Solar water splitting: fuelling the power and energy sectors towards a sustainable future
Researchers have always been aware that hydrogen, one of the lightest elements, is a promising green fuel and a potential energy store. Most hydrogen production plants require fossil fuels (in most cases, natural gas) to generate electricity, which is then used to electrolyse water in order to produce hydrogen. These fossil fuels include coal, petroleum, natural gas and even nuclear energy. Since water splitting is an endothermic process, a large amount of energy is used.
Although solar energy is widely available, using it to split water poses various challenges, including low energy conversion efficiency and the high costs involved, in particular the electrolyser unit.
Recent IP filings show that 43.65% of the total number of patents for water splitting were filed between 2012 and 2017, demonstrating an increasing scientific interest in this field. The R&D is expected to grow at a compound annual rate of nearly 23% between 2017 and 2022. The hydrogen production market is estimated to be worth approximately $150 billion by 2022. The majority of research has been carried out in China, the United States, Japan and Germany, with China leading the way.
In China, 36.9% of the total patents in this area have been filed by universities and research institutes, including:
- Bohai University;
- East China University of Science and Technology;
- Xi'an University of Architecture and Technology;
- the Technical Institute of Physics and Chemistry;
- Dalian Institute of Chemical Physics; and
- the University of Electronic Science and Technology of China.
Researchers from these universities have begun to focus on materials such as perovskite-structured transition metal oxynitrides (eg, those based on gallium and tellurium) as a new type of photocatalyst with highly visible light content. In 2015 researchers from Bohai University filed patents focusing on photocatalytic materials that can be activated with visible light, as well as ultraviolet light such as CATON, CMTON and CSTON. These materials have shown high efficiency, stability and efficiency in water splitting.
Major industry players in this field include:
- Sunpower Technologies;
- Wuxi Thinkpower New Energy Technology Co Ltd;
- Sabic Global Technologies;
- Equos Research Co Ltd; and
- Everphoton Energy Corp.
Overall, the patent filings in this domain are predominantly focused on:
- reducing greenhouse gas emissions;
- increasing the efficiency of energy conversion;
- reducing the manufacturing cost of producing hydrogen;
- increasing the efficiency of a photosynthetic system; and
- improving photoactive materials.
Initial inventions were based around conducting catalytic reactions using different photocatalysts and then electrolysing water, effectively converting solar energy into hydrogen energy. Patents were then filed to overcome the problem of the costly processes involved in the direct conversion of solar energy into electricity, which is also less efficient. These problems were overcome by using thermochemical water dissociation by solar energy to produce hydrogen.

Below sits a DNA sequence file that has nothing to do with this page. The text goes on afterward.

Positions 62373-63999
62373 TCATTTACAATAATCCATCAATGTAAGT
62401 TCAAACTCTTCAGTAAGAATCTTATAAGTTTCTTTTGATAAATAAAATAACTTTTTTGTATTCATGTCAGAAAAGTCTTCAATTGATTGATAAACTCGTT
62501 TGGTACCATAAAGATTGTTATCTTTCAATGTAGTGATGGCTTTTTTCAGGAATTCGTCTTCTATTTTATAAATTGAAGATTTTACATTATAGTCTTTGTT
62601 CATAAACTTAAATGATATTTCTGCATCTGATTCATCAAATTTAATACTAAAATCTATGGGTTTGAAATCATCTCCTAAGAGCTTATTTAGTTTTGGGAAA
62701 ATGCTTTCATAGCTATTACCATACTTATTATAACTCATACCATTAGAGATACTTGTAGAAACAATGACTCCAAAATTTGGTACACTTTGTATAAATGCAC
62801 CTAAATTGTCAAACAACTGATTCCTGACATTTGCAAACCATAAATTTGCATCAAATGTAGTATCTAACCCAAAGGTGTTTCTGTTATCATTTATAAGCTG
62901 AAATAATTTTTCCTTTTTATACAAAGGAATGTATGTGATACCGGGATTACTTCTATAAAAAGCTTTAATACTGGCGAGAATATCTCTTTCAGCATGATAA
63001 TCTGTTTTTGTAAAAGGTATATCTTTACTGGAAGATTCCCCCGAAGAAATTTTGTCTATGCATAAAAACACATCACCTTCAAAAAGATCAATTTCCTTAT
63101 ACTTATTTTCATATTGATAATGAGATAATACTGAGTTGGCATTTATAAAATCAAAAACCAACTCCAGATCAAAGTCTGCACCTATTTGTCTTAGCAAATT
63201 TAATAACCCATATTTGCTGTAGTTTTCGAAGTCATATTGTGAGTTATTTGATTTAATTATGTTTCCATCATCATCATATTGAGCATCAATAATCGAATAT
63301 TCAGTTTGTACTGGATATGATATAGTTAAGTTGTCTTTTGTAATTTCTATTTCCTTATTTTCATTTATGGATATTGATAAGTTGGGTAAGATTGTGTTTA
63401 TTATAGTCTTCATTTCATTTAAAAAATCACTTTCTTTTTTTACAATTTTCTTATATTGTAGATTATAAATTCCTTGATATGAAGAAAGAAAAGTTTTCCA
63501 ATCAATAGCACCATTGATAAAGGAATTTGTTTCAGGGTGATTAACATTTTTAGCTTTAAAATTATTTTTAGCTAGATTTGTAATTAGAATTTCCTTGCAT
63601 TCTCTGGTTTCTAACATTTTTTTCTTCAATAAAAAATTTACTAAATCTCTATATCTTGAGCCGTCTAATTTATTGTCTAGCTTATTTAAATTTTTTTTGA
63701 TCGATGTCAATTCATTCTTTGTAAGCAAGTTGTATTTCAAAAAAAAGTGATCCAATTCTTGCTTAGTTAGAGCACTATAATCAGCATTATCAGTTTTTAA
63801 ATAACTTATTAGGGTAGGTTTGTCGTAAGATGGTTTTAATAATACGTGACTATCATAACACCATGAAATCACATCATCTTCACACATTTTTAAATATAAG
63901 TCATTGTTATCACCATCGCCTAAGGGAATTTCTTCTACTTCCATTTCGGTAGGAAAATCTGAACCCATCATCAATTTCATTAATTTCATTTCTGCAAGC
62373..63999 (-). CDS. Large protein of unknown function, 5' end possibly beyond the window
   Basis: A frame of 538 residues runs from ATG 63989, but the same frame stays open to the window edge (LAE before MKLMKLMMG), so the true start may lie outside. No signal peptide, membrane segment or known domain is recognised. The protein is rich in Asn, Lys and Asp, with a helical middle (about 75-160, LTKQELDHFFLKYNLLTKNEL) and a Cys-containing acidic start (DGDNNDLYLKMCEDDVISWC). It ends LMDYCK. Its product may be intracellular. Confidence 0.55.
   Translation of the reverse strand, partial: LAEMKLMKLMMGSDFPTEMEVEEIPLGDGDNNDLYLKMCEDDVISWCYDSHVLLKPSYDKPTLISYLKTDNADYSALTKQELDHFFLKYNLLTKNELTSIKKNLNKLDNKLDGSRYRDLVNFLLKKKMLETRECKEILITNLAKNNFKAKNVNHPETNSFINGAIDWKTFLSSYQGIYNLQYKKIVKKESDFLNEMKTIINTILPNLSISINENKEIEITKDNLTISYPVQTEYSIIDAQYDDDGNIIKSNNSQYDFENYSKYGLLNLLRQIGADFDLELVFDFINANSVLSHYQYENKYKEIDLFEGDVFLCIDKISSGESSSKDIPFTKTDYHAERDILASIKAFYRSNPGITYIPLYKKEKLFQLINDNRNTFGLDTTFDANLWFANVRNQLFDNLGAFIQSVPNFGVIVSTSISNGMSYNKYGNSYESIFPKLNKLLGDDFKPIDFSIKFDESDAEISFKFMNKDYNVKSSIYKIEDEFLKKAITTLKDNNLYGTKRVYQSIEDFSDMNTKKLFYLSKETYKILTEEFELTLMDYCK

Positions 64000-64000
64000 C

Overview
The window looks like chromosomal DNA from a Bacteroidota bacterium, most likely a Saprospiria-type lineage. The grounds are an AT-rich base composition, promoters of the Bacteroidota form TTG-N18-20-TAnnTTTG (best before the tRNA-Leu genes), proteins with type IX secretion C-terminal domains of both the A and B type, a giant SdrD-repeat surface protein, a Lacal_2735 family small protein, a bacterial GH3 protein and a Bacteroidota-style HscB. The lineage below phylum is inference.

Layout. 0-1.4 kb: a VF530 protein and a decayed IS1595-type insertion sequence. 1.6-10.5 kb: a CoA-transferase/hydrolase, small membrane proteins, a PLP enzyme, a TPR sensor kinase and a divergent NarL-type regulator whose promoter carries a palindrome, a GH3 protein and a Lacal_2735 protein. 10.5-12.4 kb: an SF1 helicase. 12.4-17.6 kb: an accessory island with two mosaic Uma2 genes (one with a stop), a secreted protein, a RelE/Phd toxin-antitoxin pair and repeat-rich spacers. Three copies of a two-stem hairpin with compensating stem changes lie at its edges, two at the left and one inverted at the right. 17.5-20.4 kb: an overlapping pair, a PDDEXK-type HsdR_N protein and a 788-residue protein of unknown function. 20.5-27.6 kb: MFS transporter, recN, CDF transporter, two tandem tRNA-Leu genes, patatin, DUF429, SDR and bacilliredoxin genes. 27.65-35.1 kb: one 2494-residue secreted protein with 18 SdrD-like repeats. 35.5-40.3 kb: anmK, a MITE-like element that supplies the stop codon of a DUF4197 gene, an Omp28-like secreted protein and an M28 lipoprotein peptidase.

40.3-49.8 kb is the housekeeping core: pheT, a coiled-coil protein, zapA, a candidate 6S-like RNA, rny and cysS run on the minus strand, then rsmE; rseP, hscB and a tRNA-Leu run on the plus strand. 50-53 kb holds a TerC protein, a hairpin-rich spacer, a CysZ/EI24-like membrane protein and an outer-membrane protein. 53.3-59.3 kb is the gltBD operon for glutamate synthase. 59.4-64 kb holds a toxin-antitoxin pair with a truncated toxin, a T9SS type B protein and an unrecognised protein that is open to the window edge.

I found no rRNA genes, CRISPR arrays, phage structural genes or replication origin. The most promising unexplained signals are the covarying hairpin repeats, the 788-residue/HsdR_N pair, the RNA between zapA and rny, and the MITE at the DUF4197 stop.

Due to the dynamic nature of this technology, the research shifted focus towards improving photoactive materials to:
- increase the efficiency of higher energy conversions;
- improve the limited lifetime and efficiency of hydrogen production devices; and
- reduce waste.
However, organisations such as Hyper Solar then began to introduce next-generation semiconductor materials, including silicide materials (eg, titanium silicide, nickel silicide, iron silicides, thallium silicide, boron silicide and cobalt silicide) which absorb solar or artificial radiation energy to split water and produce hydrogen and oxygen at relatively low cost. From thereon, the focus of the inventions has been on improving the properties of photoactive materials and devices that can be used for improving the photocatalytic reaction rate leading to higher energy conversion efficiency.
Govinder Singh Pawar, a researcher at the University of Exeter, has taken a large step towards a pollution-free world by creating a photoelectrode that can store solar energy more efficiently than any other method and use it to generate enough voltage to extract hydrogen from water.
Further, scientists from Kyushu University have synthesised a compound that absorbs near-infrared light to produce hydrogen from water. The compounds consist of three ruthenium atoms connected by an organic molecule. This is the first successful use of infrared light for the production of hydrogen by water splitting.
Fulfilling the growing demand for sustainable energy is a major challenge for the scientific community. With the depletion of fossil fuels, the world will soon rely on renewable energy sources such as solar energy and fuels such as hydrogen fuel. Until now, the use of hydrogen as a fuel has been limited, but advances in fields such as solar water splitting are at an all-time high. In order to fully leverage the potential of this technology, researchers must improve the efficiency of energy conversion by utilising different combinations of photocatalytic materials and photoactive materials.
This is an Insight article, written by a selected partner as part of IAM's co-published content. Read more on Insight
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